Language name and location: Setaman, Papua New Guinea [Refer to Ethnologue]

言名称和分布地区塞塔曼语, 巴布亚新几内亚西部省弗莱河北部地区


1. māyup ('right little finger')   

2. arēp ('right ring finger')

3. arēpmano ('right middle finger')

4. arēparēp ('right index finger')

5. aōk  ('right thumb')

6. nowŋ / bɡūp ('right wrist')

7. fēt ('right lower arm')  

8.  dūān ('right elbow')

9.  teip ('right upper arm')

10. kiŋ ('right shoulder')

11. kūm ('right side of neck')

12. kēnu ('right ear')

13. kīn ('right eye')

14. mutūm ('nose')

15. kīnmári ('left eye')

16. kēnumári ('left ear')

17. kūm-mári ('left side of neck')

18. kiŋmári / naŋar ('left shoulder')

19. teip-pūn ('left upper arm')

20. dūān ('left elbow')

21. nowŋ / bɡūp ('left lower arm')

22. bénkūn ('left wrist')

23. aōk ('left thumb')

24. iorōnim ('left index finger')

25. iorōnim-farep ('left middle finger')

26. katkēp-arfēp ('left ring finger')

27. katkēp ('left little finger')


Anthropologist providing data and dateː Frederik Barth (1975, Ritual and Knowledge among the Baktaman of New Guinea. New Haven: Yale University Press, p.1). Provided by Anthropologists Peter Dwyer and Dr. Monica Minnegal, School of Anthology, Geography and Environmental Studies, University of Melbourne, Australia, February 1, 2016.

提供资的语言家: Dr. Peter Dwyer and Dr. Monica Minnegal, 2016 年 2 月 1 日.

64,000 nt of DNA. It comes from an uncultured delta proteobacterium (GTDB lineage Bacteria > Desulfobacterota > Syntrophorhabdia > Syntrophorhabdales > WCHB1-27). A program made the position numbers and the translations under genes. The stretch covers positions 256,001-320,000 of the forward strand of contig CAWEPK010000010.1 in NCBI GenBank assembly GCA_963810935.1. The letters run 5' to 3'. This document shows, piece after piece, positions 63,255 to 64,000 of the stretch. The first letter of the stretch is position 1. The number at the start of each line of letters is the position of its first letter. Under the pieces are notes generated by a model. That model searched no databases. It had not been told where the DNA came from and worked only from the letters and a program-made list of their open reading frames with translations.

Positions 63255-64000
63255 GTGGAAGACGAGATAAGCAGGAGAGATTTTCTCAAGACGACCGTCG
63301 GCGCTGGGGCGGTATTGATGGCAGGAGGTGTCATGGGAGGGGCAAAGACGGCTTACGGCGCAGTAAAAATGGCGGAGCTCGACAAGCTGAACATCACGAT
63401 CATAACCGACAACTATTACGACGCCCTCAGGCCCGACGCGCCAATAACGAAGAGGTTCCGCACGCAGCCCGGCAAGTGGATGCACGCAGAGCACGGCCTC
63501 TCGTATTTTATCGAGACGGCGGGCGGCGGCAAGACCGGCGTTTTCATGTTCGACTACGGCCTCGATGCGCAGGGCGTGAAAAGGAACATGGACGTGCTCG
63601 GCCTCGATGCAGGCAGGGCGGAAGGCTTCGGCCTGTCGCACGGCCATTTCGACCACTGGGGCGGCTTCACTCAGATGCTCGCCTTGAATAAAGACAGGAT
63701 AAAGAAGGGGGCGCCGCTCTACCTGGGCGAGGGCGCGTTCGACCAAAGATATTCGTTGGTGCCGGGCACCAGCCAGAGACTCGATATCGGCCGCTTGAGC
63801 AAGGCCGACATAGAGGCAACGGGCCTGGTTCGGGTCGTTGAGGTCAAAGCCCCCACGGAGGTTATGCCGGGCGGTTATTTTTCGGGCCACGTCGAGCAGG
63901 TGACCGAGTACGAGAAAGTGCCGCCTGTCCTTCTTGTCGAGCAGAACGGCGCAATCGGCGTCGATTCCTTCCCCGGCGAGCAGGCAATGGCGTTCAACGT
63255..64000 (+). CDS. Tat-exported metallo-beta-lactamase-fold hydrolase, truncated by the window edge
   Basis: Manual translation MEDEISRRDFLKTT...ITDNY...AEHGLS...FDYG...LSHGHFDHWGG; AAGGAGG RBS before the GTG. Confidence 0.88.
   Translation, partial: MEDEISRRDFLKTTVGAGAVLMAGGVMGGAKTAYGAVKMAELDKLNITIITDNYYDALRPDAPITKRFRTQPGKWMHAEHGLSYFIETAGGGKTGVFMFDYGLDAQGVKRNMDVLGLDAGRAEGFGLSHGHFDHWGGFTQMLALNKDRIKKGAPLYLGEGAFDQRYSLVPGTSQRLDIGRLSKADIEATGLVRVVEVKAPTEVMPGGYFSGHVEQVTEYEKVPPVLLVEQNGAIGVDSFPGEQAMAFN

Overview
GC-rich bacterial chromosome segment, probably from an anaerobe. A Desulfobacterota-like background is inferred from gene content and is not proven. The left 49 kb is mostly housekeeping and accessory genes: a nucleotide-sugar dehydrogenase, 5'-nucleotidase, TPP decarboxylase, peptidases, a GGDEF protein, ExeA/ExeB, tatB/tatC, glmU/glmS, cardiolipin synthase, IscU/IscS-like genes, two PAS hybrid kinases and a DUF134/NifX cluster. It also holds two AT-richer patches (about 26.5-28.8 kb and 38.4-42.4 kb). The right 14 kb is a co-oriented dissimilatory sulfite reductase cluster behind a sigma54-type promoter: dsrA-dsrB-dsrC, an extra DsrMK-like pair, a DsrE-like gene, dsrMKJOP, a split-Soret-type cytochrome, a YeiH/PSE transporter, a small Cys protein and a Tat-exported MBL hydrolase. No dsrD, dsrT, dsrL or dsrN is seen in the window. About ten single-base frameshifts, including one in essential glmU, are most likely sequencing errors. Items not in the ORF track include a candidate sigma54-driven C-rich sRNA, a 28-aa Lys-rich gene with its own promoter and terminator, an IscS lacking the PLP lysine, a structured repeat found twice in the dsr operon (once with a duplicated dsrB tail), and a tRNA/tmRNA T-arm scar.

Other comments: Setaman is spoken by approximately 500 speakers in North Fly district, Western province, Papua New Guinea. Setaman or Setamin (Baktamin dialect) has a symmetrical body-part tally system with a cycle length of 27 and a mid-point at the nose. Barth (1975: 21) wrote: “Most of these numerals are also terms for body parts, and counting is invariably associated with a routine of indicating or touching appropriate body parts, starting with the right little finger. … Numerals beyond 3-4 are very rarely used in spontaneous speech; numerals up to 8 are used to specify rules about the duration of temporary taboos. By insisting on the specification of how many men participated in a raid, how many children a woman has, etc., I have elicited numerals up to 10 but then always as a listing of names that are counted as they are spoken. I have never heard figures higher than ten spoken except in the exercise of teaching me to count.”

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